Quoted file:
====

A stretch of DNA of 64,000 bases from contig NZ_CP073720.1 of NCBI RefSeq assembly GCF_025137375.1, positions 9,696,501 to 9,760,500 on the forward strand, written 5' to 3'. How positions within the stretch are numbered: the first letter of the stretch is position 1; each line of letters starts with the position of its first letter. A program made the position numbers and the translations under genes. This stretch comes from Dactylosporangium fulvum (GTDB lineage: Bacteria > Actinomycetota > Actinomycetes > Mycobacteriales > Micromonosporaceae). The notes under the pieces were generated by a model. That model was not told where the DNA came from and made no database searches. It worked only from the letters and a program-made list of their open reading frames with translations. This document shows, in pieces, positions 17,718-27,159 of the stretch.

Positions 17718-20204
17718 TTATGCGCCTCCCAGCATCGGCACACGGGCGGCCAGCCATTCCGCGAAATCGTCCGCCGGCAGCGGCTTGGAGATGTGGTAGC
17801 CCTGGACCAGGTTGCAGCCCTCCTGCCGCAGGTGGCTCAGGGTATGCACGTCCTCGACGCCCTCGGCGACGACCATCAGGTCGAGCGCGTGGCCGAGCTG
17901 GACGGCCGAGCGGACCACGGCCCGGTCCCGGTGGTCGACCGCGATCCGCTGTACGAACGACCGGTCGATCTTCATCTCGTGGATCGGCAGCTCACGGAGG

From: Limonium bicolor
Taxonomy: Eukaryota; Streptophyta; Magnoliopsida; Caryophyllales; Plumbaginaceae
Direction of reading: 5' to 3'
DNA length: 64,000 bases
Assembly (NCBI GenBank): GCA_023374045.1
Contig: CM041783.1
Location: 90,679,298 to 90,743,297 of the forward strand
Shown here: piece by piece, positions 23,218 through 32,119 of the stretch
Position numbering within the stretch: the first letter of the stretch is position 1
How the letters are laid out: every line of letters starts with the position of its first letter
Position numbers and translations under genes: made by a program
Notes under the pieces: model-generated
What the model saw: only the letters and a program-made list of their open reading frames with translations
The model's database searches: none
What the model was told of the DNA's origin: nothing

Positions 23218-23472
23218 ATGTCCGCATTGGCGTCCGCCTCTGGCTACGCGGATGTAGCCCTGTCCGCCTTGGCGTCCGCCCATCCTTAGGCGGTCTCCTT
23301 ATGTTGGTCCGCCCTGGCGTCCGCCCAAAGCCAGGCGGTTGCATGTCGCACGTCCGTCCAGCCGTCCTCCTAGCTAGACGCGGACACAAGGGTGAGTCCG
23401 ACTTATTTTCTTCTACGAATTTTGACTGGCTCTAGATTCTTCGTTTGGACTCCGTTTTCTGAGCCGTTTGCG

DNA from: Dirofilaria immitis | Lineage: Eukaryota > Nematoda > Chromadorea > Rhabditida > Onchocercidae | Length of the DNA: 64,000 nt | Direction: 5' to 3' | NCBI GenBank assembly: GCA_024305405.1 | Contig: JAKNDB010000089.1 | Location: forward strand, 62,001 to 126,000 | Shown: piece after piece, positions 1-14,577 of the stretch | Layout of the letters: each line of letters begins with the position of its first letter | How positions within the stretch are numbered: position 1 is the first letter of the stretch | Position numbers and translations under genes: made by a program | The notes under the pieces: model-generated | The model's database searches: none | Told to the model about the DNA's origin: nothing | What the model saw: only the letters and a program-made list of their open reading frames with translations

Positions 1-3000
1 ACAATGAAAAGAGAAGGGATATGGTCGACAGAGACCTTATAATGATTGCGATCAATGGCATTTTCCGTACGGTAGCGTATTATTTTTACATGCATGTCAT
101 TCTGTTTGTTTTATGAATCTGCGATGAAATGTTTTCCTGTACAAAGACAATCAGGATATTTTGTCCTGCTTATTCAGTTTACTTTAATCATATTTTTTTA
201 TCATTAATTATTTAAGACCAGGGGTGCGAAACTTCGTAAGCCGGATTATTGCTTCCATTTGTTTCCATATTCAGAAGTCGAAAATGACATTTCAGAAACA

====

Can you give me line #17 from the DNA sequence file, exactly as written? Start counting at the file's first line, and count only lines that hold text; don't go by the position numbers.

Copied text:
Notes under the pieces: model-generated